depends on the volts per layer. Example: If you have a TPV rating of 1 and
wind 100 turns on a layer, you will have a VPL of 100. This means the
difference between turn #1 and turn #101 will be 100 volts, so your insulation
will have to withstand at least 200 volts (for a 100% safety margin, which is
not too high in hv design) in this case. The insulation between the core and
the secondary will have to withstand the full voltage, unless you ground one
of the hv secondary terminals to the core and ground. But then you will have
to design the primary insulation to withstand the full output voltage, so
youīre not off any better.

Understanding the VPL "rating" is important. Itīs better to wind a relativly
small width and use more heigth than it is to wind a long layer and use less
layers (heighth) to achieve the same output voltage. In the second case you
VPL will be higher and this means your insulation will have to withstand a
much higher voltage. Plus as you build up heigth (instead of width) you also
get further away from the core and this is of great help, too.
You also should stay away from the edges of the insulation, to prevent arc
overs along the edge of the insulation layer.

I have done some extensive poly "high voltage destruction testing" and have
found that 1 mil thickness will withstand about 2.0kV-at-50Hz (for a longer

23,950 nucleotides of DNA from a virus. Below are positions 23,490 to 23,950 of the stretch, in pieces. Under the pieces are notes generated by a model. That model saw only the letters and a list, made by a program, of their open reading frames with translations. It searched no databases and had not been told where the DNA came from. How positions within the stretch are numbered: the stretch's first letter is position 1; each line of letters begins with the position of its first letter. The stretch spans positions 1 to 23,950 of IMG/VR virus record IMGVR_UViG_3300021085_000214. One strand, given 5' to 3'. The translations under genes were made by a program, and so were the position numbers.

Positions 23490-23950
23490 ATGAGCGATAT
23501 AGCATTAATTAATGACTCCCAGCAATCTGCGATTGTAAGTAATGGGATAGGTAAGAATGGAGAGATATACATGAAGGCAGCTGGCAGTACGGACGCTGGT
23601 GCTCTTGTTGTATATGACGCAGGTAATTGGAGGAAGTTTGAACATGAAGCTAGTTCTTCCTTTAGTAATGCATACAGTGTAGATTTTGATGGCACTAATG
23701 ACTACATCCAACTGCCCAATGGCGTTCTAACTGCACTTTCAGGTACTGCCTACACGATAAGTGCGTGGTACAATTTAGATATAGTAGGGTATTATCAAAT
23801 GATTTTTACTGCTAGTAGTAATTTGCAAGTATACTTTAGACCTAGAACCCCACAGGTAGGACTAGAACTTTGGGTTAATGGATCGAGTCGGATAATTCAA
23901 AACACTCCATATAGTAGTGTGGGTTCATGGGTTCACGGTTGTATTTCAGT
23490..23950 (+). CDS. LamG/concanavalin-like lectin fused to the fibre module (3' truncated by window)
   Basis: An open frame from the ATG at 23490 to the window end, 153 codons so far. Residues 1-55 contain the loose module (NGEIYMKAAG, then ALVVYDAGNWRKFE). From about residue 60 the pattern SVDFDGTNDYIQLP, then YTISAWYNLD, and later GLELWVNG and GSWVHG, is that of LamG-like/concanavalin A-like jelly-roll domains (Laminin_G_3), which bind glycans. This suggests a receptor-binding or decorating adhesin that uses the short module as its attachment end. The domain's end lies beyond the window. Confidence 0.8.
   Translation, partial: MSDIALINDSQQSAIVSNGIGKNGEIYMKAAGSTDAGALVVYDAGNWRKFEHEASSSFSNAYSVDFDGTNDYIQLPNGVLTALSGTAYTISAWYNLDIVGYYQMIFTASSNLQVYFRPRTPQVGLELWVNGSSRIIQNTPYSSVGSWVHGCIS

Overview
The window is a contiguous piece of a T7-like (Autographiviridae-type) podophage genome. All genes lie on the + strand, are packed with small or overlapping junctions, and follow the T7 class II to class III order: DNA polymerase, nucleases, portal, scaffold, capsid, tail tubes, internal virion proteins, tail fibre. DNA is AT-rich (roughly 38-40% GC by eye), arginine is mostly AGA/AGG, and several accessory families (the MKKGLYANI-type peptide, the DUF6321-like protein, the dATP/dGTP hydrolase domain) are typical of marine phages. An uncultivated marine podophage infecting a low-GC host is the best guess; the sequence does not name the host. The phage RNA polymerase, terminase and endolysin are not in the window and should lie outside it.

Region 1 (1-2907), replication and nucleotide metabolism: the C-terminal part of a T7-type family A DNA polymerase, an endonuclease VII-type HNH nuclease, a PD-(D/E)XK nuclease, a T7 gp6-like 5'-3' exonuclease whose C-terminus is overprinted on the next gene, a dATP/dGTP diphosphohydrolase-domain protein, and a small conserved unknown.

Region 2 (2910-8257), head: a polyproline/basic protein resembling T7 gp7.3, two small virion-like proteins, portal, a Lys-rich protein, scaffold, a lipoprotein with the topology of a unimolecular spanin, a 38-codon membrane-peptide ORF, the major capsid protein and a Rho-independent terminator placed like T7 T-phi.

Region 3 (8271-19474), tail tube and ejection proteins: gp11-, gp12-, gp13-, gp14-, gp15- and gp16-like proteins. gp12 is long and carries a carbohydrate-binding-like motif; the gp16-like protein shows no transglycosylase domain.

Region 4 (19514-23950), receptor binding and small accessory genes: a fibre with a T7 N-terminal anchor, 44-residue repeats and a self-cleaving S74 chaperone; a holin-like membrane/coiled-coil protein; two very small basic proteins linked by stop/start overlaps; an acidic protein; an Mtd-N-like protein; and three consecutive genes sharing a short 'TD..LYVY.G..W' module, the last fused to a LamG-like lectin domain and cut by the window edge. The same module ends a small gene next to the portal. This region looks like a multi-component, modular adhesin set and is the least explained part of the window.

length of time) before PUNCHING holes into it. This means to be safe you can
say 1kv per mil AT 50/60Hz (! very important to note the 50/60 Hz !). At TC
frequency I consider a safe poly voltage rating to be 450-500 volts per mil
which comes pretty close to values I have seen on the list or in old RQ
archives(I believe these where around 600V/mil).

I did these test to find a good value for poly caps. All my test caps are
built with these specs in mind and I run em dry (no oil) and no safety gap. I
have only punctured one cap (this was built with lots of layers of 1 mil PE).
The problem was not really the voltage rating I used, but this cap got so hot
that it actually melted the PE. As a matter of fact I got burns on my fingers
(after about 2 minutes cool down time) when I ripped it apart to see what
happend.  I can reduplicate this heating effect at will. It only happens when
I use the 1 mil PE sheets. My other caps (built with 6.7 mil PE sheets) donīt
get warm at all Not even on longer runs or under higher power. I donīt have a
real physical explantion for this, but I feel that it is do to inductive
heating inside of the cap.
BTW: There was no corona, so thatīs not the reason. I checked this in a
darkend room

My "real" cap will of course be oil filled and have a safety gap. I just
wanted to see how far you can push it before it dies and goes to hv heaven.
That way I can design a cap that will really hold up in TC use. (Yes, I did
have tank kickback and no, it didnīt kill the cap). Kickback was another
reason for my destruction testing.

Hope I could be of help,

Coiler greets from germany,
Reinhard